Production Designer Thomas A. Walsh has been serving as President of the Art Directors Guild since January 1, 2003. The union was then also known as IATSE, Local 876. He succeeded Jack De Govia, who served from 1999 through 2002. Walsh previously was a member of the Guild’s Executive Board and Co-Chairman of its Film Society. In September of 2003, following a merger with Scenic, Title and Graphic Artists (IATSE Local 816), Walsh was elected President of the newly re-named Art Directors Guild & Scenic, Title and Graphic Artists as well as Chair of the Art Directors Guild Council. The merged unions became IATSE Local 800. In 2008, IATSE Locals 790 and 847, representing Set Designers, Model Makers, Illustrators and Matte Artists, merged into the Guild. In December 2009, the membership voted to change the name of the Guild to Art Director’s Guild. The total ADG membership now numbers 1,800.
Walsh was born in Los Angeles in 1955 to a show-business family. His father, Arthur Walsh, appeared in many musicals, comedies, dramas and shorts while under contract to MGM Studios. Later his father was a successful nightclub comedian on the Las Vegas, Lake Tahoe, Reno circuit.
Walsh’s interest in narrative design developed at Hollywood High School, where he designed and staged plays and musicals. He received his Bachelor of Fine Arts degree in Theatre Design from California Institute of the Arts.
He has designed for feature films, Imax/Omnimax, television movies and series, documentaries, Broadway dramas and musicals, and regional theatre.
Walsh is the winner of a Primetime Emmy for Art Direction and an ADG Award nomination for Buddy Faro (1998). He is also winner of the 2004 ADG Excellence in Production Design Award for a Single Camera Series for the hit ABC-TV show, Desperate Housewives.
His work on In Search of Dr. Seuss (1993) garnered another Emmy nomination as well as a Cable Ace Award. Walsh also did production design work on MGM: When the Lion Roars (1992), which won an Emmy for Best Informational Special.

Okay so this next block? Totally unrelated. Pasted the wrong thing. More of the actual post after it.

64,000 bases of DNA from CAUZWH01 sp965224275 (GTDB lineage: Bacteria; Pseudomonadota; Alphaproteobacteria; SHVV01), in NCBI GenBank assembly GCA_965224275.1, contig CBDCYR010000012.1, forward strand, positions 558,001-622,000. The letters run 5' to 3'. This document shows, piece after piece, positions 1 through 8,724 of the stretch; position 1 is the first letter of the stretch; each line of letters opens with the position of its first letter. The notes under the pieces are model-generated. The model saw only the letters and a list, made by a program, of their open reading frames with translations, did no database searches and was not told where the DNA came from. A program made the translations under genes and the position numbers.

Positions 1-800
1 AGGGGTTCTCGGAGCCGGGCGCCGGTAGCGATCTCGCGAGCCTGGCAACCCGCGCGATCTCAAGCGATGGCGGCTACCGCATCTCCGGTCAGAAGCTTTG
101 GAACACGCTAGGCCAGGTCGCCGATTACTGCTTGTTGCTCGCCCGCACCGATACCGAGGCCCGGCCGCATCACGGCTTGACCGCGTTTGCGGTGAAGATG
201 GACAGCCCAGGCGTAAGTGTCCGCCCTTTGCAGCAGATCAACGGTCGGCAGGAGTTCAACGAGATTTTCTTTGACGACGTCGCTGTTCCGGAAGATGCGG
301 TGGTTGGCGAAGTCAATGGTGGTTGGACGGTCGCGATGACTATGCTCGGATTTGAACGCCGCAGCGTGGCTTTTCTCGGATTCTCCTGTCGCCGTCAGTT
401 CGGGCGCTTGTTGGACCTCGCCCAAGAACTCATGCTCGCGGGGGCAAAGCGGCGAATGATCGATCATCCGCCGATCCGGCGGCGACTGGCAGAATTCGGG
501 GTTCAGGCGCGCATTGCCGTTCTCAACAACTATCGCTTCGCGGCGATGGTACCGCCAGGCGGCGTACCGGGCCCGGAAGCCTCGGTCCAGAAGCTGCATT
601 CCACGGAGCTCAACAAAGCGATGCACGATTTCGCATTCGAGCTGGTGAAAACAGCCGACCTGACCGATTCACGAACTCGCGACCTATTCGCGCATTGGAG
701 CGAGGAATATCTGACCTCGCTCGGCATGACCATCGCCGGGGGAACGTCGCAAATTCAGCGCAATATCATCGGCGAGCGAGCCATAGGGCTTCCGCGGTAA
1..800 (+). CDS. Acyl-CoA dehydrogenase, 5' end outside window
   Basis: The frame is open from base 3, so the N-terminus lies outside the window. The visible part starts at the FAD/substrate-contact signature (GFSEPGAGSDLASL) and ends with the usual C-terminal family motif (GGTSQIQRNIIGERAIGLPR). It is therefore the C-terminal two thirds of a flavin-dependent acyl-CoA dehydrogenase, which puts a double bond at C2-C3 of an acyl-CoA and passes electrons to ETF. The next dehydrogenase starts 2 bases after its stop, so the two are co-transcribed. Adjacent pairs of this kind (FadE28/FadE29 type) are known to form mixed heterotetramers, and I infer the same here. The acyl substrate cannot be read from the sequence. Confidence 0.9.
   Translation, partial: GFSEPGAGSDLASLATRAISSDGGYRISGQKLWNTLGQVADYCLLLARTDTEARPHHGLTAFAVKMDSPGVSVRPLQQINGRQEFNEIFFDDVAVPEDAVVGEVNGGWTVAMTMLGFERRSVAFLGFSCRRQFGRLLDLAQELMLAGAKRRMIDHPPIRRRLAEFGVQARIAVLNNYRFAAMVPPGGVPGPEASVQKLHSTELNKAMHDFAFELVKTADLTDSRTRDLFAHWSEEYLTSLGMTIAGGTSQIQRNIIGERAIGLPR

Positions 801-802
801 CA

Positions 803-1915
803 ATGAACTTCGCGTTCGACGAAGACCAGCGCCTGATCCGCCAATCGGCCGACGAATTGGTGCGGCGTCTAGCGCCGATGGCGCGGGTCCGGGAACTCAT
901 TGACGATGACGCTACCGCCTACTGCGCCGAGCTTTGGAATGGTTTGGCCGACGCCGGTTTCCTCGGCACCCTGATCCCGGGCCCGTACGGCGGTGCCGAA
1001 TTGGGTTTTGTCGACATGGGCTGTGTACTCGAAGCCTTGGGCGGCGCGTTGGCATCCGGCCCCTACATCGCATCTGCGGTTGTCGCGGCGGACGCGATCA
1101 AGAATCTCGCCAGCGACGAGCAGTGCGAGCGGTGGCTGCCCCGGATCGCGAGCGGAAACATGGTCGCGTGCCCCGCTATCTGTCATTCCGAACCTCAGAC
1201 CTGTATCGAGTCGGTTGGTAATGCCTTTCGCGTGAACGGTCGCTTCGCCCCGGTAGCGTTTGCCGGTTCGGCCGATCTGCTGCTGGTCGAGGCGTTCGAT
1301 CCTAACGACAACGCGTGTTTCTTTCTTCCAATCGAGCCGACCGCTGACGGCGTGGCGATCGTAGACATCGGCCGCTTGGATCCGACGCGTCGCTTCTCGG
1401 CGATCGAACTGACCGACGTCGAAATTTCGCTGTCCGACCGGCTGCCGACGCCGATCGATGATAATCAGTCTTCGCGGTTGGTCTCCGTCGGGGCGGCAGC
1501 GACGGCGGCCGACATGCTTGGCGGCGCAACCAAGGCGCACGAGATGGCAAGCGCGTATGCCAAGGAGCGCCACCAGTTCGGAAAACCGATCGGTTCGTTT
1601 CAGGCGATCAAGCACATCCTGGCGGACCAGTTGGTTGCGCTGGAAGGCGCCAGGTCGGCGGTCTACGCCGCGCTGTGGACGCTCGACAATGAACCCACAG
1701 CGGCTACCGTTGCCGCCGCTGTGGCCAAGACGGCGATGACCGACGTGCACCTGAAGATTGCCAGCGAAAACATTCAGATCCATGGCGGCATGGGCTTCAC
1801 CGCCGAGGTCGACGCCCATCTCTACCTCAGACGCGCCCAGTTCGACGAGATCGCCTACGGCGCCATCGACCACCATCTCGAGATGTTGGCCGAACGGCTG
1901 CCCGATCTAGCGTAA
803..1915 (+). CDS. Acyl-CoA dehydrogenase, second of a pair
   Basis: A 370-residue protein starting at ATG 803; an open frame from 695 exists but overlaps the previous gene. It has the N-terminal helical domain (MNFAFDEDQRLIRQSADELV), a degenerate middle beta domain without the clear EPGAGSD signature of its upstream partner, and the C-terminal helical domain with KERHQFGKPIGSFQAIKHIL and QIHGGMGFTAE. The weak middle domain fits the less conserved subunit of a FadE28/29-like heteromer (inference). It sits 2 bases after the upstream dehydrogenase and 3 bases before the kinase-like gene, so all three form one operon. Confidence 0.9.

Walsh is a leader in designing for Imax and one of his projects, The Living Sea (1995), received a Documentary Academy Award nomination. He designed the Tony Award winning Best Production of 1980 (Children of A Lesser God) and was associated with three other Tony Award wins for Best Production from his work as an associate designer with famed Production Designer Tony Walton (I’m Not Rappaport, 1986; The Real Thing, 1984; My One and Only, 1984).
In addition, Walsh was nominated for a second Cable Ace Award for Kingfish, A Story of Huey P. Long (1994). He most recently was the production designer on ABC-TV’s hit series, Desperate Housewives for four seasons. Walsh is Co-Chairman of the Art Directors Guild Film Society and has been a member of United Scenic Artists in New York for 28 years.
Walsh is also a member of the Board of Directors of the Center For Film & TV Design, a non-profit organization of prominent motion picture and television production designers, illustrators, set designers, costume designers, library professionals, business executives and other industry creative artists. The Center’s mission is to preserve outstanding design achievements and advance understanding of design through publications, activities, exhibitions and special events; support scholarly research; rescue endangered film and television design history; and explore new design technologies.